Why didn’t anyone tell me that Drag Me to Hell is basically Night of the Demon on amphetamines?

There’s the three day curse, the floating scrap of paper, the attempts to pass the curse onto others, the séance, the opening sequence  showing the fate of the cursed, an ending on train tracks. It’s basically a remake--which is fine, really, I just feel kind of like a schlub for not knowing that already. In fact, if all remakes were like the Night of the Demon/Drag Me To Hell connection then the world would be a much better place.

But I digress.

Night of the Demon is a title you hear often when it comes to the history of horror movies, often tapped as the best genuine horror film of the 1950s--a decade too preoccupied with flying saucers and cold war anxiety for ancient matters of the occult and superstition. Martin Scorsese even named it as one of the scariest movies ever made; Sam Raimi clearly likes it--so really, who am I to argue?

Directed by Jacques Tourneur, who started out in the 40s directing masterful horror cheapies for producer Val Lewton, Night of the Demon is at times too slow and clumsily handled to compare to Tourneur’s finely tuned Lewton films. You can feel the presence of something sinister lurking within Tourneur’s cascading shadows, but when that presence gets revealed very early in the film, the limitations of the era’s special effects spoil it with a rather doofy looking monster. Let me illustrate.

The film opens with the death of a Professor Harrington, who at the end of a three day curse is set upon by our titular demon. As he’s parking his car, he looks into the distance to the sound of bats. A plume of smoke emerges from the black, revealing a massive demon accompanied by a blast of horns on the score:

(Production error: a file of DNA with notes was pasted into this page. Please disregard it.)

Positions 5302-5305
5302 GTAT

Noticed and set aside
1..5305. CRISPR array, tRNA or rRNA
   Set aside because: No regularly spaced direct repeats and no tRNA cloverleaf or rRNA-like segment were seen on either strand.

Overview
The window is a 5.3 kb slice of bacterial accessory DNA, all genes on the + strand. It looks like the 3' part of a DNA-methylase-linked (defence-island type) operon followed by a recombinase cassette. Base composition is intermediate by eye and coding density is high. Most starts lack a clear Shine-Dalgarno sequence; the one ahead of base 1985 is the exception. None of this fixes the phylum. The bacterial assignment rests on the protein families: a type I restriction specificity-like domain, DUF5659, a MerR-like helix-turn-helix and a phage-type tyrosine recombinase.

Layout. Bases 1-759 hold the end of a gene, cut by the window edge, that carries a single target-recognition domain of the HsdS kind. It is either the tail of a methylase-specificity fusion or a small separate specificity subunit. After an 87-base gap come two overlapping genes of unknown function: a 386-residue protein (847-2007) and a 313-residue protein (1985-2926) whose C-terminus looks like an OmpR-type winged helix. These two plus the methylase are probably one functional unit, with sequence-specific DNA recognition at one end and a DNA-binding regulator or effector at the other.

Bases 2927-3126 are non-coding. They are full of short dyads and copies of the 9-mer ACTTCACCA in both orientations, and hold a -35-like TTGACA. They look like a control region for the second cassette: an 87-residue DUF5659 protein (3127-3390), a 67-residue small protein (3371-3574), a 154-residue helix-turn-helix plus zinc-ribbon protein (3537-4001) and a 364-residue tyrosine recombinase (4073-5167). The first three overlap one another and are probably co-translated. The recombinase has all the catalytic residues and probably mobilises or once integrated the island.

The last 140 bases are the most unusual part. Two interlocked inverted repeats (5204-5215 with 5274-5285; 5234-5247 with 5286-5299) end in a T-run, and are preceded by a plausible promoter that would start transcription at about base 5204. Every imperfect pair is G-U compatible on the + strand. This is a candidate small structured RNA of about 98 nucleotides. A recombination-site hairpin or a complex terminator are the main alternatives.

But then the scene continues, and as the demon approaches it takes on the unfortunate appearance of a parade float clumsily skirting along the top of the ground on a shopping cart:

Not so creepy!

Apparently, the demon was added against the wishes of Tourneur and the film’s writer, Charles Bennett (who wrote many of Alfred Hitchcock's most famous early films). Unfortunately, what was no doubt a commercial decision blows every ounce of ambiguity and tension the rest of the movie works so hard to craft right in the opening scene.

Aside from that, and the fact that it takes a good 30 minutes for the movie to gain traction, Night of the Demon is a wonderfully creepy movie. It has a great villain played with sinister likability by Niall MacGinnis and the kind of skeptical main character (played by Dana Andrews) that horror movies love to torment. About the worst thing you can do in a horror movie is play the skeptic—they are always the first ones to get thrown down a flight of stairs or torn apart by Hell spawn. It’s too bad that the Hell spawn in this case happens to look, well, kind of dumb.

For Monday: Catching up with the rest of the world with Poltergeist, and a couple of others I haven't decided on yet. Mystery!